Endoscopy 2018; 50(02): 178-179
DOI: 10.1055/s-0043-121136
E-Videos
© Georg Thieme Verlag KG Stuttgart · New York

Laparoscopic and endoscopic cooperative surgery for difficult resection of posterior esophagogastric junction gastrointestinal stromal tumors

Jean-Michel Gonzalez
1  Department of Gastroenterology, Assistance Publique Hopitaux de Marseille, Aix-Marseille Université, Hôpital Nord, Marseille, France
,
Antoine Debourdeau
1  Department of Gastroenterology, Assistance Publique Hopitaux de Marseille, Aix-Marseille Université, Hôpital Nord, Marseille, France
,
Guillaume Philouze
1  Department of Gastroenterology, Assistance Publique Hopitaux de Marseille, Aix-Marseille Université, Hôpital Nord, Marseille, France
,
Laura Beyer
2  Department of Digestive Surgery, Assistance Publique Hopitaux de Marseille, Aix-Marseille Université, Hôpital Nord, Marseille, France
,
Stéphane Berdah
2  Department of Digestive Surgery, Assistance Publique Hopitaux de Marseille, Aix-Marseille Université, Hôpital Nord, Marseille, France
,
Marc Barthet
1  Department of Gastroenterology, Assistance Publique Hopitaux de Marseille, Aix-Marseille Université, Hôpital Nord, Marseille, France
› Author Affiliations
Further Information

Publication History

Publication Date:
14 November 2017 (eFirst)

The esophagogastric junction (EGJ) is a rare location for gastrointestinal stromal tumors (GIST) and resection remains challenging in posterior/fundic lesions [1]. Laparoscopic and endoscopic cooperative surgery (LECS) is a new combined minimally invasive method [2] [3] [4]. Recently, a large series of 126 patients who underwent LECS for gastric submucosal tumors (86 GISTs) was published showing a high rate of feasibility and less than 5 % morbidity [5]. We report our experience in difficult gastric GIST resections.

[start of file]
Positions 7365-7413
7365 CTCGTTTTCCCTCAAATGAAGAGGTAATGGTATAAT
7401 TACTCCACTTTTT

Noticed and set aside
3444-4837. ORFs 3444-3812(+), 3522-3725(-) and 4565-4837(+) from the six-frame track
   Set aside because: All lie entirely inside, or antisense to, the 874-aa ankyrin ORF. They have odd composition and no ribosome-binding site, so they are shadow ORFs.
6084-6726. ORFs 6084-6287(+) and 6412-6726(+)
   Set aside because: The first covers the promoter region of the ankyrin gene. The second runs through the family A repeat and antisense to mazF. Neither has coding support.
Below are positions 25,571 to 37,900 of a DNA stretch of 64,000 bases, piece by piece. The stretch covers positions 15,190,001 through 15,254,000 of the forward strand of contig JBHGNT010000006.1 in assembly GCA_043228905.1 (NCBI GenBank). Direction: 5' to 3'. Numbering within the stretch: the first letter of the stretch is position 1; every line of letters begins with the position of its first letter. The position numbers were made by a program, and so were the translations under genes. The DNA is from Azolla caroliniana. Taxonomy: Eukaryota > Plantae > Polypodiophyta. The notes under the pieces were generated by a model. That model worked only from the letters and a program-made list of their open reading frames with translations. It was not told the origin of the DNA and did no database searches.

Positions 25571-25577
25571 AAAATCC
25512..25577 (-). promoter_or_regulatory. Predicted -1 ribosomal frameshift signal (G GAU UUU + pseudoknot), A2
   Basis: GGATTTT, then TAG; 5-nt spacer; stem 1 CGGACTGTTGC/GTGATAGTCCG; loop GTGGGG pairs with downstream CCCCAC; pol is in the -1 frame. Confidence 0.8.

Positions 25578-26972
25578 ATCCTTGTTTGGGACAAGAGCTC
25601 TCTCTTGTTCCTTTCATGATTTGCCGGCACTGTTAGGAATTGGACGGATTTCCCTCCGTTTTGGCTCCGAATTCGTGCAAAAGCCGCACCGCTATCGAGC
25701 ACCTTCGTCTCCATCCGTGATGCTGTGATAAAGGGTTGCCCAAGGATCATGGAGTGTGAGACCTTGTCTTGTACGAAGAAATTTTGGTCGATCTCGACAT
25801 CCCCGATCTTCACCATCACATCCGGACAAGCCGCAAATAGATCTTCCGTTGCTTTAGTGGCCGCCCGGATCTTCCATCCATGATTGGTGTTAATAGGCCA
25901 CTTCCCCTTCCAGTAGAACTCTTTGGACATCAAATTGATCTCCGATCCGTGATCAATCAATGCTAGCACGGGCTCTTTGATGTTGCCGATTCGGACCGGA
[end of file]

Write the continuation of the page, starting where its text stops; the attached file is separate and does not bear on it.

Three patients underwent the procedure for posterior EGJ GISTs with various symptomatology. The absence of metastasis and the location of the GIST were confirmed by esophagogastroscopy and computed tomography scan ([Fig. 1]). All procedures were performed under general anesthesia and with orotracheal intubation. The LECS steps were ([Fig. 2], ([Video 1]): 1) exposing the esophagus and liberating the angle of His by laparoscopy; 2) full-thickness incision around the tumor by endoscopy (Hook knife; Olympus, Tokyo, Japan); 3) exposure of the tumor pedicle to the surgeon (forceps); 4) laparoscopic resection with linear stapler; 5) gastrotomy suturing.

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Fig. 1 Radiological and endoscopic view of a fundic gastrointestinal stromal tumor. a Computed tomography scan showing a stromal esophagogastric junction tumor of 5.2 cm. b Endoscopic retrograde view of the intraluminal part of the tumor.
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Fig. 2 Steps of laparoscopic and endoscopic cooperative surgical technique for esophagogastric junction (EGJ) gastrointestinal stromal tumor resection. a Tumor location. b Endoscopic intraluminal resection using monopolar electrocoagulation and retrograde view. c Laparoscopic intraperitoneal final resection of the tumor using a linear stapler. d Gastrotomy laparoscopic interrupted suture ends the procedure.

Video 1 Endoscopic intraluminal dissection of the tumor using carbohydrate gas. Transmural dissection of all layers of the stomach around the tumor was progressively and carefully performed using a diathermic electrosurgical knife. Laparoscopic resection of the tumor using a linear stapler. Tumor could then be removed in a bag and extracted by one of the port orifices.

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All LECS procedures were performed successfully in a mean time of 107 minutes (range 90 – 120 minutes). The blood loss was very low and did not require any blood transfusion. There were no immediate perioperative complications such as spleen wound, pneumothorax, vagus nerve injury, or any other adverse event. The mean tumor size was 5.3 cm, with the largest diameter measuring 5.5 cm, 4.5 cm, and 6 cm, respectively, and with Miettinen grade considered as low or very low risk of recurrence. The mean fasting duration, including nasogastric tube time, was 5 days (range 2 – 8 days), and the median hospital stay was 9.3 days (range 5 – 14 days). No rehospitalization or latest complications were reported during a mean follow-up of 14 months. There was no recurrence of the tumors.

LECS following a rigorous surgical protocol is safe, and offers easiest accessibility and lower morbidity for complicated gastric GIST resection.

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